COMMENT:

The FAANG stocks — Facebook, Apple, Amazon, Netflix and Google — have been leading the US sharemarket higher and higher.

The five companies have a combined sharemarket value of US$3391 billion ($5000b) and an average return of 46.5 per cent over the past 12 months.

Netflix is the standout performer with a 12-month return of 92 per cent, followed by Amazon with 72 per cent, Google 34 per cent, Apple 29 per cent and Facebook 6 per cent.

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The big question this week was whether Facebook's second quarter outlook comments would have a negative impact on the FAANG stocks and overall sharemarket sentiment.

Facebook was founded by Mark Zuckerberg and three other Harvard University students in early 2004. Later that year, Facebook moved to a small office in Silicon Valley, California, and Peter Thiel invested US$500,000 in the company.

In 2008 Facebook surpassed Myspace as the most used social media website and in April 2012 it acquired Instagram for US$1b.

A month on, its IPO raised US$16b, which valued the company at US$104b. This was the largest valuation for a newly-listed company at the time.

Its sharemarket value soared to US$630b at the market close on Wednesday, with Zuckerberg's 12.8 per cent shareholding worth US$80.5b. Vanguard, the passive fund manager, is the company's second largest shareholder with a 6.0 per cent holding.

After Wednesday's market close, Facebook announced net earnings of US$5.1b for the June 2018 quarter compared with US$3.9b for the same quarter in the previous year.

The social media group revealed it had 1.5 billion daily users and 2.2 billion monthly users, with growth rates of 30 per cent over the past two years.

It generated revenue of $13.3b in the latest quarter, 98.5 per cent from advertising, compared with US$6.4b in the same quarter two years ago.

However, the company's share price plunged 17.3 per cent in after-hours trading, from US$217.50 to US$179.90, after executives warned revenue growth rates would decline and profit margins would compress.

Chief financial officer David Wehner said profit margins were trending towards "mid-30s on a percentage basis", compared with a second-quarter margin of 44 per cent.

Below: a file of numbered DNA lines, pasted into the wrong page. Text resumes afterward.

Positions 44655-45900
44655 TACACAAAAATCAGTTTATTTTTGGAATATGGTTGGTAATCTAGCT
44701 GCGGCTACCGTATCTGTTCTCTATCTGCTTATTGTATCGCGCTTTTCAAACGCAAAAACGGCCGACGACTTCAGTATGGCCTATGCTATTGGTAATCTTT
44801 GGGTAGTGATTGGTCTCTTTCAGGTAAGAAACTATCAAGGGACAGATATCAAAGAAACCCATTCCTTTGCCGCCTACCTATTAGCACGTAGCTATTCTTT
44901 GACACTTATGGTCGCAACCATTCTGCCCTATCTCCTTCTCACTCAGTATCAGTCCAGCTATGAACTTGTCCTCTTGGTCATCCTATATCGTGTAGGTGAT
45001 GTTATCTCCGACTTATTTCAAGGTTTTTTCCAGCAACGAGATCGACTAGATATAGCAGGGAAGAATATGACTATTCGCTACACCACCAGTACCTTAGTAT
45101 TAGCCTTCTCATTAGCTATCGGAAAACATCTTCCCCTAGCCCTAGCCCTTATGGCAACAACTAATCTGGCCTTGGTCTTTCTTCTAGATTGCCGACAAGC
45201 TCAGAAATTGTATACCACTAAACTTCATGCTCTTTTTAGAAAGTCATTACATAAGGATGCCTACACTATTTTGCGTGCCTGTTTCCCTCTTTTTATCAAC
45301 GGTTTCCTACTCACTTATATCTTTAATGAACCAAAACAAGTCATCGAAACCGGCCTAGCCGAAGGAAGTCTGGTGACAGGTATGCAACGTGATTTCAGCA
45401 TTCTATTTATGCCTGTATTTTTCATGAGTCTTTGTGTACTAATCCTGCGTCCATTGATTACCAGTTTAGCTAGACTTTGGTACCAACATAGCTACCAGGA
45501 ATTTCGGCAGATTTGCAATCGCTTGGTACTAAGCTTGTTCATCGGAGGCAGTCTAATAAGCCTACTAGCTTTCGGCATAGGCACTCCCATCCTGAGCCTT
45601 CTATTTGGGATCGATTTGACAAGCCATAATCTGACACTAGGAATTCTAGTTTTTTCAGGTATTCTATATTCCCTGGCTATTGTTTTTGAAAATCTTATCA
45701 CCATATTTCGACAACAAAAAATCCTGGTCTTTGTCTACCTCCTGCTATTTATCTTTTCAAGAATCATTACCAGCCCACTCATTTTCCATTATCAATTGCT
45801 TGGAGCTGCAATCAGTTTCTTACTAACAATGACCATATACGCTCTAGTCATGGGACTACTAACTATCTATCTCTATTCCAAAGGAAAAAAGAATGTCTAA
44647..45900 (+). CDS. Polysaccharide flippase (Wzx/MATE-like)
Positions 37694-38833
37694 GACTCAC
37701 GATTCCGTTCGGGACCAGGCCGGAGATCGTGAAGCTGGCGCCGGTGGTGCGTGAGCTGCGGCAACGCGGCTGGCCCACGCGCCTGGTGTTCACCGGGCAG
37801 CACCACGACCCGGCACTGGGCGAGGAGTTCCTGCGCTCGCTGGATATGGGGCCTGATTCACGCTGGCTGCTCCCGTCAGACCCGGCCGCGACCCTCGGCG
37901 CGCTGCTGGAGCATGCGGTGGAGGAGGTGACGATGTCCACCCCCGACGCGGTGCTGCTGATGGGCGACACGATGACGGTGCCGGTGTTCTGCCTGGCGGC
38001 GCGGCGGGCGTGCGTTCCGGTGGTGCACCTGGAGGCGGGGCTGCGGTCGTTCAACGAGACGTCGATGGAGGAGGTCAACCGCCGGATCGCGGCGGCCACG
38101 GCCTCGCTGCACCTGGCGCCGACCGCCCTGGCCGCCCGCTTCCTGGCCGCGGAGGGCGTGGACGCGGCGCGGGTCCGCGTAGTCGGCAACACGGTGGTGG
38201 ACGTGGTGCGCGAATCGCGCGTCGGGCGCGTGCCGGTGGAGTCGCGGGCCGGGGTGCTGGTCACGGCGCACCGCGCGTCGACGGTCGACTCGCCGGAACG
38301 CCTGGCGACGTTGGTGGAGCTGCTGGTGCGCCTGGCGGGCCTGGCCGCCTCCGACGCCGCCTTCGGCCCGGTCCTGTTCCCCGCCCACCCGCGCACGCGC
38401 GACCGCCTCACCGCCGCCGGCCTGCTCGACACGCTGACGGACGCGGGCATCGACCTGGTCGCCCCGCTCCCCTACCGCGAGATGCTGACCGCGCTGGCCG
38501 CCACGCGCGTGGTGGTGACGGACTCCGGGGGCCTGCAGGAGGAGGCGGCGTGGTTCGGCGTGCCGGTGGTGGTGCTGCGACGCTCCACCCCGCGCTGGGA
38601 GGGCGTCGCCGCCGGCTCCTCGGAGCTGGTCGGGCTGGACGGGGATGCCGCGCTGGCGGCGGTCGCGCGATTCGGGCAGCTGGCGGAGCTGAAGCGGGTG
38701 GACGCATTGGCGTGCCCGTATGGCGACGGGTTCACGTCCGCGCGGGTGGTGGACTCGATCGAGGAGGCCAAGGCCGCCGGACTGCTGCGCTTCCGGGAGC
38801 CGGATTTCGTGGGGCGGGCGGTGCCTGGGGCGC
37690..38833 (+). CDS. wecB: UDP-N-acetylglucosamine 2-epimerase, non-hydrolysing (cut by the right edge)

The stock fell a further 2.0 per cent, to US$176.26, on Thursday with the value of Zuckerberg's Facebook shareholding plunging a whopping US$15.7b in just 24 hours.

This illustrates the dramatic impact of earnings downgrades on high-growth companies.

Apple, the world's most valuable listed company, was incorporated by Steve Jobs and Steve Wozniak in Cupertino, California in 1977. Its largest shareholders are Vanguard with 7.1 per cent, BlackRock 6.5 per cent and Warren Buffett's Berkshire Hathaway 4.9 per cent.

The company reported a decline in 2016-year net earnings to US$45.7b, from US$53.4b in 2015, mainly because of the weakness of foreign currencies against the US dollar and a decrease in iPhone sales.

Earnings rebounded in 2017, primarily driven by growth in iPhone, Mac and Services (mainly Apple's App Store and Apple Pay) revenue.

The first two quarters of the current year were encouraging with record three-month earnings of US$20.1b for the first quarter due to "broad-based growth that included the highest revenue ever from a new iPhone line-up".

For the second quarter, the company reported "strong revenue growth in iPhone, Services and Wearables (mainly watches)".

Apple will announce its third quarter result next Tuesday (the company has a September 30 balance date while the other FAANGs have a December 31 balance date).

Amazon was incorporated by Jeff Bezos in Seattle, Washington, in 1994 as an online book retailer.

Its indicative 1997 IPO price was set in the US$12-$14 range but its final issue price was US$18 a share. The IPO raised US$54m, valuing Amazon at only US$0.44b.